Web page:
According to recent projections, Eskom’s role as the dominant supplier of electricity in South Africa may soon come to an end. As independent power producers, big companies, and rooftop solar installations continue to grow in popularity, it’s predicted that by 2025, Eskom will be producing less electricity than other sources.
An assessment conducted by Rand Merchant Bank/Morgan Stanley predicts that, by 2025, only 25.17GW of electricity produced in South Africa will come from Eskom. Meanwhile, ‘other supply’ sources, including imports, independent power producers, rooftop solar, and small amounts of imported electricity, will account for 26.82GW.
This shift in power supply dynamics is already prompting private investors to enter the market. For example, Anglo-American is set to produce 5GW of power in the next few years, and banks will finance up to R1 trillion in power production. As private investment continues to pour in, Eskom may soon become the minority supplier of electricity in South Africa.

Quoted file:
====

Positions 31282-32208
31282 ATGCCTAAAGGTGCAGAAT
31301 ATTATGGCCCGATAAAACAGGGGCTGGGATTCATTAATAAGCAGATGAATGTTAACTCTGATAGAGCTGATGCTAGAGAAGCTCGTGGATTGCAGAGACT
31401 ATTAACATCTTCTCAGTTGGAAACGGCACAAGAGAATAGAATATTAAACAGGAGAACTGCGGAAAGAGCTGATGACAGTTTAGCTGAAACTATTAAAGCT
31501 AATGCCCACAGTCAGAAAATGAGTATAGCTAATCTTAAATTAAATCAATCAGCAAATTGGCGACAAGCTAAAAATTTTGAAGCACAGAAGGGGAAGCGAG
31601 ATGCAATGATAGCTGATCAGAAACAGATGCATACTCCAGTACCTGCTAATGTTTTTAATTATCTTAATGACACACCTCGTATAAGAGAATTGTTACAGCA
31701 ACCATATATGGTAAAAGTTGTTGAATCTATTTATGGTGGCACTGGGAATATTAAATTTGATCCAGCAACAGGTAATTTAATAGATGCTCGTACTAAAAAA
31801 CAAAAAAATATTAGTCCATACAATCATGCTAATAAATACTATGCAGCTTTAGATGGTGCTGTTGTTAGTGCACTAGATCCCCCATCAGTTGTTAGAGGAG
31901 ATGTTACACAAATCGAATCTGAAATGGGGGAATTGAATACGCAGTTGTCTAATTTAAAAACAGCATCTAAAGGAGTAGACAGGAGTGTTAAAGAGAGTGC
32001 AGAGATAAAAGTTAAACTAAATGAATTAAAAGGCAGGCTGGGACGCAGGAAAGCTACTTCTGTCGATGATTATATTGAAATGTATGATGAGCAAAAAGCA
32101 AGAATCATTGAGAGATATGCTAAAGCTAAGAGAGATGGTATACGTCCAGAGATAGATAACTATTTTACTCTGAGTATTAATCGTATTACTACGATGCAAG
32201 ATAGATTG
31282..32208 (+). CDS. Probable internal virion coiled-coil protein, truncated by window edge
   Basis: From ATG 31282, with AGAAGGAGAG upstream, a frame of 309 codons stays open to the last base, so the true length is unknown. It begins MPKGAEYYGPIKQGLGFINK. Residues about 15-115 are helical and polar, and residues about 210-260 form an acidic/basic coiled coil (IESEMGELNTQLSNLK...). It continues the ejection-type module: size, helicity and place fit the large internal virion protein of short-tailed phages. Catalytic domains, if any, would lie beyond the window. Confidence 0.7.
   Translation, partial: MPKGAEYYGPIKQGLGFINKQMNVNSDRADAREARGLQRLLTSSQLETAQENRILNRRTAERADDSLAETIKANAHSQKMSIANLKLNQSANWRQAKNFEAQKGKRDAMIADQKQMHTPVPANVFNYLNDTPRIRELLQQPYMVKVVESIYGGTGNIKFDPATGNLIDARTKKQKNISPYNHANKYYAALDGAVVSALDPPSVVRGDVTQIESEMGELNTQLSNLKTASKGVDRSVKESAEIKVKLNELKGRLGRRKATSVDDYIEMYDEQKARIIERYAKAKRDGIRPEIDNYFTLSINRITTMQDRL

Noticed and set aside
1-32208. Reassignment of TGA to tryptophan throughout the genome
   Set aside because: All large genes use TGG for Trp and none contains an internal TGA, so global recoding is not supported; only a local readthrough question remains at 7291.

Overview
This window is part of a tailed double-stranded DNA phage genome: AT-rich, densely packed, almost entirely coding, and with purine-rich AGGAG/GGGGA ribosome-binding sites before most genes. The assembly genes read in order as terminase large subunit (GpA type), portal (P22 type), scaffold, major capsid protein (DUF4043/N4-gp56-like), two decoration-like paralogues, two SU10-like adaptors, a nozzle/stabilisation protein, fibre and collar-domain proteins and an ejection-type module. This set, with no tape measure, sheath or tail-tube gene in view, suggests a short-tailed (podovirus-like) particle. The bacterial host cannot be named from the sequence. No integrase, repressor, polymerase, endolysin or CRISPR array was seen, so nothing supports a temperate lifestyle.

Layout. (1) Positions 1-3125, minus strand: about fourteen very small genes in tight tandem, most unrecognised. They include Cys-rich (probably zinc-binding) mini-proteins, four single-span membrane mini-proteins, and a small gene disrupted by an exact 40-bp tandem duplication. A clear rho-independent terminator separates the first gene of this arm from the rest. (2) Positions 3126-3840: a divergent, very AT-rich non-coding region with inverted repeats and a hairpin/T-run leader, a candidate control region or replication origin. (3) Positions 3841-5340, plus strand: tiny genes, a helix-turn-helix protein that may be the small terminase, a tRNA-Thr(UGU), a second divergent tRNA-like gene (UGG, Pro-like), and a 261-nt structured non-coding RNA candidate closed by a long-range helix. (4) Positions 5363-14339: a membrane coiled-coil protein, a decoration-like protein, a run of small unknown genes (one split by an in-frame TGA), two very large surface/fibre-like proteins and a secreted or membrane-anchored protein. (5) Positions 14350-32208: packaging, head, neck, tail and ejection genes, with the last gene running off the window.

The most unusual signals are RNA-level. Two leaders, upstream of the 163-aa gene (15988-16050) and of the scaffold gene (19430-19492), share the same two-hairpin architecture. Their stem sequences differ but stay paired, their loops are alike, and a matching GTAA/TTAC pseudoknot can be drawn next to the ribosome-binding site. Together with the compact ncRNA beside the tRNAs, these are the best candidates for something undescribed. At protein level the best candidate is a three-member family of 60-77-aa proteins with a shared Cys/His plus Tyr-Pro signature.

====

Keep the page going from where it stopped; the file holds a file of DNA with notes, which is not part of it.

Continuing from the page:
However, it’s worth noting that load shedding will still be a reality in 2025. The projected power supply deficit for that year is around 400MW. This means that despite the shift toward private power, load shedding is not simply going to disappear overnight.
Furthermore, Eskom’s recent announcement that stage 6 load shedding will be back following a slight reprieve only serves to emphasize the importance of private investment in the energy industry.
As private investment continues to grow and Eskom’s role in the energy industry diminishes, the power struggle between private power and Eskom will undoubtedly become more pronounced. However, it’s important to remember that load shedding remains a significant challenge to be addressed, and private investment is only one part of the solution.